Lecture capture is no longer merely a safety net for students who can't make it to class. Here are 6 ways faculty are using it to make their courses more engaging, flexible, and imaginative.
Sally M. Johnstone, a true pioneer in the use of technology in higher education, joined a 25-year retrospective session at the recent WCET annual conference in Colorado, with panelists particularly reflecting on changes online learning. Below, CT asked Johnstone to share some of her own perspectives.
This CUNY Skunkworks project sought a way to make sure students arrived on time and stayed alert throughout the entire class.
With the help of a smartphone or tablet, graduate engineering students at USC can access live streaming lectures, and interact with their lecturer and fellow students.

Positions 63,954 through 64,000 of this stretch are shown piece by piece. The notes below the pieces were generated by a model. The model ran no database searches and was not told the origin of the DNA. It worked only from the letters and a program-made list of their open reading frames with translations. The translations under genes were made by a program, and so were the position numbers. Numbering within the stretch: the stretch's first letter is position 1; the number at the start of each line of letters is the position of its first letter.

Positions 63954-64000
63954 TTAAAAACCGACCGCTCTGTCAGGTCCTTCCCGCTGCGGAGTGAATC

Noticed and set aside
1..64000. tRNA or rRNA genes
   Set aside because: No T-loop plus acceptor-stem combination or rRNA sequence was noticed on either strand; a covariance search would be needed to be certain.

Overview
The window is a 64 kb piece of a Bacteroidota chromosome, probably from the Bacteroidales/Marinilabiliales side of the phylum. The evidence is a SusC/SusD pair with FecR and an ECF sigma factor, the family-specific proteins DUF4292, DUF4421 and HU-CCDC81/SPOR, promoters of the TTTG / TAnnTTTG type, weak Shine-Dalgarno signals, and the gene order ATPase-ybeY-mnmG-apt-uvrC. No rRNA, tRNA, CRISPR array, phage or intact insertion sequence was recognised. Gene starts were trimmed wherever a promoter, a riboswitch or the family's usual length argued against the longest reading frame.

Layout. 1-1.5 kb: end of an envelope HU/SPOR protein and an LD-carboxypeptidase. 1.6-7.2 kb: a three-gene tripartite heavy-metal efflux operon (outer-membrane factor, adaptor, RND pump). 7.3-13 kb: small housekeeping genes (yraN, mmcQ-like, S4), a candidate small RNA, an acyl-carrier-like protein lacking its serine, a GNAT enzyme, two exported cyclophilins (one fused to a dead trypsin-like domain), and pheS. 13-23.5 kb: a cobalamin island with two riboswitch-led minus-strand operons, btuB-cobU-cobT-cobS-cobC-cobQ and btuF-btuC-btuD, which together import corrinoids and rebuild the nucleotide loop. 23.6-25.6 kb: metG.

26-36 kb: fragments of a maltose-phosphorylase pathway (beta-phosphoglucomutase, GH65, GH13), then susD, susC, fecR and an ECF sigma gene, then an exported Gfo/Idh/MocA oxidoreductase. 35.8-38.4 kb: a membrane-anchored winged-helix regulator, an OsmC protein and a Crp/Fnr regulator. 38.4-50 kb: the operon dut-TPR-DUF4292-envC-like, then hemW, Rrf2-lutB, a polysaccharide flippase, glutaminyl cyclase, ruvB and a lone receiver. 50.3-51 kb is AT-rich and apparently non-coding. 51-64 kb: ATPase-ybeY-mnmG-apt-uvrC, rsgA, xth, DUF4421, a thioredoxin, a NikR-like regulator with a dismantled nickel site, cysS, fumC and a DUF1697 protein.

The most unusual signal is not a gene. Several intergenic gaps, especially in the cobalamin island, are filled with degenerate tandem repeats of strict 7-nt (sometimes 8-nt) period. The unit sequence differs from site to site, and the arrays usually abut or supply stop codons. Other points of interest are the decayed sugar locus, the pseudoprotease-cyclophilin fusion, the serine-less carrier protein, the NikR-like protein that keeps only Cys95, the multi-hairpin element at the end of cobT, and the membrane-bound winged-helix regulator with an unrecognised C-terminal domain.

Now that LinkedIn is targeting colleges and universities with its professional social networking service, it's time for schools to sort out what kind of commitment to make and dive in.
CT talks with Salt Lake Community College's ePortfolio leaders about that institution's ePortfolio initiative and its leadership in the state.
Eschewing the talking-head approach of mainstream MOOCs, NovoEd stakes its claim on MOOCs that emphasize student-centered learning and collaboration.
Embry-Riddle Aeronautical University introduced webinars to put a spotlight on faculty expertise and give students "out of classroom" training opportunities. But, really, they're actually becoming a key part of campus recruitment.
Florida is leading the nation with its online education initiatives. A new online-only public university program now promises to shake up higher education beyond the state's borders.
Online education promises learning opportunities for all, but too many community college students lack the tech skills--and the access--to take advantage of these resources. CT takes a closer look at the problem.